Academic journal article Economic Inquiry

Forecasting with Social Media: Evidence from Tweets on Soccer Matches

Academic journal article Economic Inquiry

Forecasting with Social Media: Evidence from Tweets on Soccer Matches

Article excerpt

I. INTRODUCTION

Social media content--for example that produced on Twitter or Facebook--is increasingly used as a forecasting tool. For example, Hollywood studios use data from social media to forecast demand for new films. (1) Financial firms extract sentiment from Twitter to predict stock returns, and design funds to algorithmically trade based on this information. (2) And social media is now even used for economic forecasting: in 2012, the Australian Treasury department launched a division to harness social media data to forecast workforce participation and retail sentiment, among other things. (3)

But how useful and accurate a forecasting tool is social media? On one hand, social media content can harness the opinions and beliefs of a wide group of participants. Thus, the "wisdom of the crowd" (Galton 1907; Surowiecki 2005) may produce accurate forecasts. On the other hand, the incentives for an individual on social media to provide accurate information for forecasting may arguably be weak. Unlike in markets, accurate social media forecasts may enhance an individual's reputation, but are not directly profitable. And worse, there are many incidences of misinformation on social media. For example, a hoax Tweet on the Associated Press Twitter feed in 2013, misreporting an explosion at the White House in Washington, briefly wiped $136 billion off the S&P 500 Index. (4)

In this paper, we evaluate the accuracy of social media forecasting in a fast-moving, high-profile environment: English Premier League soccer matches. We study 13.8 million Tweets, an average of 5.2 Tweets per second, during 372 matches that took place during the 2013/2014 season. Our primary aim is to assess whether information contained in these Tweets can predict match outcomes. Furthermore, we also aim to assess whether the forecasting capacity of social media is concentrated during large events (such as the scoring of a goal or the issuance of a red card)--which would indicate that social media helps to "break" news--or whether any forecasting capacity is to be found in the aftermath of such events, in which case social media helps in the interpretation of information.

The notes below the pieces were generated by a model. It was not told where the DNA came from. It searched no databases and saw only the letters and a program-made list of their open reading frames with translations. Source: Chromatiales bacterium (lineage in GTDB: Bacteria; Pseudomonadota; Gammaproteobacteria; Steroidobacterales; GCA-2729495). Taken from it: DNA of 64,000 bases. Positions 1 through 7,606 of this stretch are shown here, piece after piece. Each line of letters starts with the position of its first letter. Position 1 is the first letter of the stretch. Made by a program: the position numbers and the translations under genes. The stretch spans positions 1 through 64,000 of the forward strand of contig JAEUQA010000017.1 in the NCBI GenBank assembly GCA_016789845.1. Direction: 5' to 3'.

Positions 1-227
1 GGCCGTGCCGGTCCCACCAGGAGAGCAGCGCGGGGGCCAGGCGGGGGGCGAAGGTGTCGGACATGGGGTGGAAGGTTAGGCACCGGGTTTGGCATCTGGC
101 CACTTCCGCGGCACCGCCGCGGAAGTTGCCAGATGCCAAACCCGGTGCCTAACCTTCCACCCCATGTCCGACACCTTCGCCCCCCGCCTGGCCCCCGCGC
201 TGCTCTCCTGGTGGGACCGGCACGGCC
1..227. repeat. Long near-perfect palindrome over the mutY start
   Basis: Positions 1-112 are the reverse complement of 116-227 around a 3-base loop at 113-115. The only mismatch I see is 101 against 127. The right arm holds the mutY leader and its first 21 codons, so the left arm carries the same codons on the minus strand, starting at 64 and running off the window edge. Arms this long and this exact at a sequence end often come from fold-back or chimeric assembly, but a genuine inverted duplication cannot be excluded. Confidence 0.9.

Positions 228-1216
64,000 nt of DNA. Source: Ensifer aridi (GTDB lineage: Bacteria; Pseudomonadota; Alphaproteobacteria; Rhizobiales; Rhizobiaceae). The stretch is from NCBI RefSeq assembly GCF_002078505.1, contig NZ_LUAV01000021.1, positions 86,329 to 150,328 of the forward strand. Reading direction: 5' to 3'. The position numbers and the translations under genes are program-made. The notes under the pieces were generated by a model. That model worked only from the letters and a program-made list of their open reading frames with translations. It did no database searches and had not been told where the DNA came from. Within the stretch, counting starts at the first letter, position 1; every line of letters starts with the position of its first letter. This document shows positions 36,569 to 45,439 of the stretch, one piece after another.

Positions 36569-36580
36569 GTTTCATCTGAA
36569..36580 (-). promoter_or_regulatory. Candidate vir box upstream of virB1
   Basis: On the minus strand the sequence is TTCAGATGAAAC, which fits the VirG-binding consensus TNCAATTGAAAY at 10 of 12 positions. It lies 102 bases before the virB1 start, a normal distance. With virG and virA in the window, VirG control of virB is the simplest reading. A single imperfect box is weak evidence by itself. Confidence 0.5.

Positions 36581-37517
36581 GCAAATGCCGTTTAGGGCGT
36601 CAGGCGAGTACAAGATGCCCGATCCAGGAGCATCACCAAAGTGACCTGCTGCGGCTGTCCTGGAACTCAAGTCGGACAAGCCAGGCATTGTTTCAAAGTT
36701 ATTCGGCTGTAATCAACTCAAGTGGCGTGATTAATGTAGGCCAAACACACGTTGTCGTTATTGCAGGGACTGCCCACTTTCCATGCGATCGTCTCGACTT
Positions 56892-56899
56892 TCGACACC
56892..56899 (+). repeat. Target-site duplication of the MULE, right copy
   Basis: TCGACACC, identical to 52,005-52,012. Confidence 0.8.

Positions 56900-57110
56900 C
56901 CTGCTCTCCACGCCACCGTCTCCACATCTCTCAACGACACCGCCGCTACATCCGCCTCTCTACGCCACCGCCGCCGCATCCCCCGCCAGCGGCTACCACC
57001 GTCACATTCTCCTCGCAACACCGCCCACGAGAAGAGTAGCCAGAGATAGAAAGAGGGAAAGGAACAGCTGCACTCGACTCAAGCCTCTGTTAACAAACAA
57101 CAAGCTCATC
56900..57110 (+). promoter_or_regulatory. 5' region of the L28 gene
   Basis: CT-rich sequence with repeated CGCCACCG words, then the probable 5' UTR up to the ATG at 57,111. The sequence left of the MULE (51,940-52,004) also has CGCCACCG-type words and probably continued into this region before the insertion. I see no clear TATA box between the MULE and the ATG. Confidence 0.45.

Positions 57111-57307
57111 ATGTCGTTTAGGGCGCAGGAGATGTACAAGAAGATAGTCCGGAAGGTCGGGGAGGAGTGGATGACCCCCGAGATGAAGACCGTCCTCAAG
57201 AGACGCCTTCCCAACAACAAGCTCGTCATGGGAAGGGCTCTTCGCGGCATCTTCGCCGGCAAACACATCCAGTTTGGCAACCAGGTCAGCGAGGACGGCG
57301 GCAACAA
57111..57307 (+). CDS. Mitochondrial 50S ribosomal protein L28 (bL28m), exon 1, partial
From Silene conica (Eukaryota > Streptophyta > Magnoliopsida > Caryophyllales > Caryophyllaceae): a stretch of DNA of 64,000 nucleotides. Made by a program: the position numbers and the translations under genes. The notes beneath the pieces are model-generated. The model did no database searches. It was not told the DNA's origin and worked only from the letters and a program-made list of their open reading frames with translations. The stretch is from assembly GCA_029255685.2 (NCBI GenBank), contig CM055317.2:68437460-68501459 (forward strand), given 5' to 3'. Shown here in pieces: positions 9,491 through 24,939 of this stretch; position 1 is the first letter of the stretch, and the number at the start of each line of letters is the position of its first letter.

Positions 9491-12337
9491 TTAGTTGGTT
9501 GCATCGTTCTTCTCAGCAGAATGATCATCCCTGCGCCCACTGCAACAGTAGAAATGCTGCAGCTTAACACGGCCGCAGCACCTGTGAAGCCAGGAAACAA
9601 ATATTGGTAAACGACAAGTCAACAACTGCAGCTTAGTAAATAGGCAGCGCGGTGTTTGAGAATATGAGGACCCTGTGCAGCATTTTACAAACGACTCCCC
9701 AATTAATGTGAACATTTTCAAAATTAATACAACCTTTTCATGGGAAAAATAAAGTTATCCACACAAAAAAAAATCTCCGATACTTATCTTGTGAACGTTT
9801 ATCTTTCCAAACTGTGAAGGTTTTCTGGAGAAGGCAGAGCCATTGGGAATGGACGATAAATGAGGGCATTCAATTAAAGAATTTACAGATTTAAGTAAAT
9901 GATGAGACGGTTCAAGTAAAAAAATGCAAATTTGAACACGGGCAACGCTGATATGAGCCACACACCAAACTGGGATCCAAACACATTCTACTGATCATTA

One problem is that social media content does not easily translate to probability forecasts. For example, we cannot state that X number of Tweets on a particular team, in a given interval, maps to a prediction that the team has a Y% chance of victory. Our solution, therefore, is to ask whether Twitter content can add information to probability forecasts produced by a prediction/betting market, Betfair. This is a high bar, as prediction markets have been found to outperform tipsters in the context of sports (Spann and Skiera 2009), and outperform polls and experts in the context of political races (Vaughan Williams and Reade 2016a). Prediction markets have even performed well when illiquid, as was the case in the corporate prediction markets studied by Cowgill and Zitzewitz (2015), and have also performed well when attempts have been made to manipulate prices, as was the case in the presidential betting markets studied by Rhode and Strumpf (2004) and Rothschild and Sethi (2016). In addition, and of particular relevance to our setting, prediction/betting markets have been found to accurately digest information on events (goals) almost immediately (Croxson and Reade 2014).

There are two broad theoretical reasons why Twitter activity might forecast outcomes even after controlling for betting market prices. First, there may be limitations to the accuracy and amount of information that finds its way into betting prices. A large literature in finance has documented the limits of arbitrage, whereby markets may be inefficient due to, for example, risk-aversion or borrowing constraints on the part of informed arbitrageurs (see Gromb and Vayanos 2010, for a survey). Social media, therefore, may provide an alternative repository for information that spectators do not have the risk appetite or resources to impound into betting prices. …

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